# Tensors and matrices¶

Tensors are global variables provided by Taichi. Tensors can be either sparse or dense. An element of a tensor can be either a scalar or a vector/matrix.

Although mathematically matrices are treated as 2D tensors, in Taichi, **tensor** and **matrix** are two completely different things. Matrices can be used as tensor elements, so you have tensors of matrices.

## Tensors of scalars¶

- Every global variable is an N-dimensional tensor.
- Global scalars are treated as 0-D tensors of scalars.
- Tensors are accessed using indices, e.g.
`x[i, j, k]`

if`x`

is a scalar 3D tensor. For a 0-D tensor, access it as`x[None]`

. - Even when accessing 0-D tensor
`x`

, use`x[None] = 0`

instead of`x = 0`

. Please always use indexing to access entries in tensors. - Tensor values are initially zero.
- Sparse tensors are initially inactive.
- See Tensors of scalars for more details.

## Tensors of matrices¶

Suppose you have a `128 x 64`

global grid `A`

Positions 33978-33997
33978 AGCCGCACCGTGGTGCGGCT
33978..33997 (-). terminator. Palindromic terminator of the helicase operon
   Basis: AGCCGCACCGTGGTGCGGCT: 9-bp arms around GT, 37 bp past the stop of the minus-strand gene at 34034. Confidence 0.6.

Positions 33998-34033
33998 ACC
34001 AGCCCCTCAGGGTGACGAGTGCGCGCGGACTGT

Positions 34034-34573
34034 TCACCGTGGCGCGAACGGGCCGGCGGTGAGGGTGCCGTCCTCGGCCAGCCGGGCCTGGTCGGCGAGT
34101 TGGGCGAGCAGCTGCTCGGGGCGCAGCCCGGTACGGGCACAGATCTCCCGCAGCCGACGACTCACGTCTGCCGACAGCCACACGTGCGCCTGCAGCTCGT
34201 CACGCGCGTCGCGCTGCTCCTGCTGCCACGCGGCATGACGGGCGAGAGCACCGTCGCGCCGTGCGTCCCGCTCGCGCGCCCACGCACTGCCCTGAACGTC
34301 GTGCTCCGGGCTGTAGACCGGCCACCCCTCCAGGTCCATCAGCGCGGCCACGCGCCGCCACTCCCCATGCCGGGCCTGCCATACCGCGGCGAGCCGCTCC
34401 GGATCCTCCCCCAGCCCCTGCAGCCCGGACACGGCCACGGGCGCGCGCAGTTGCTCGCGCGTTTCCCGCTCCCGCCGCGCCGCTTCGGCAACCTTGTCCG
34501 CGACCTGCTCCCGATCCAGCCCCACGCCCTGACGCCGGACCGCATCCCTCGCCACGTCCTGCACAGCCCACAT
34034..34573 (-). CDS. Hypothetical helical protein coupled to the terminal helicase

, each node containing a `3 x 2`

matrices. In this case you need to allocate a `128 x 64`

tensor of `3 x 2`

matrix, using the statement `A = ti.Matrix(3, 2, dt=ti.f32, shape=(128, 64))`

.

- If you want to get the matrix of grid node
`i, j`

, please use`mat = A[i, j]`

.`mat`

is simply a`3 x 2`

matrix - To get the element on the first row and second column of that matrix, use
`mat[0, 1]`

or`A[i, j][0, 1]`

. - As you may have noticed, there are two indexing operators
`[]`

, the first is for tensor indexing, the second for matrix indexing. - For a tensor
`F`

of element`ti.Matrix`

, make sure you first index the tensor dimensions, and then the matrix dimensions:`F[i, j, k][0, 2]`

. (Assuming`F`

is a 3D tensor with`ti.Matrix`

of size`3x3`

as elements) `ti.Vector`

is simply an alias of`ti.Matrix`

.- See Matrices for more on matrices.

## Matrix size¶

For performance reasons matrix operations will be unrolled, therefore we suggest using only small matrices.
For example, `2x1`

, `3x3`

, `4x4`

matrices are fine, yet `32x6`

is probably too big as a matrix size.

Warning

Due to the unrolling mechanisms, operating on large matrices (e.g. `32x128`

) can lead to long compilation time and low performance.

If you have a dimension that is too large (e.g. `64`

), it’s better to declare a tensor of size `64`

.
E.g., instead of declaring `ti.Matrix(64, 32, dt=ti.f32, shape=(3, 2))`

, declare `ti.Matrix(3, 2, dt=ti.f32, shape=(64, 32))`

.
Try to put large dimensions to tensors instead of matrices.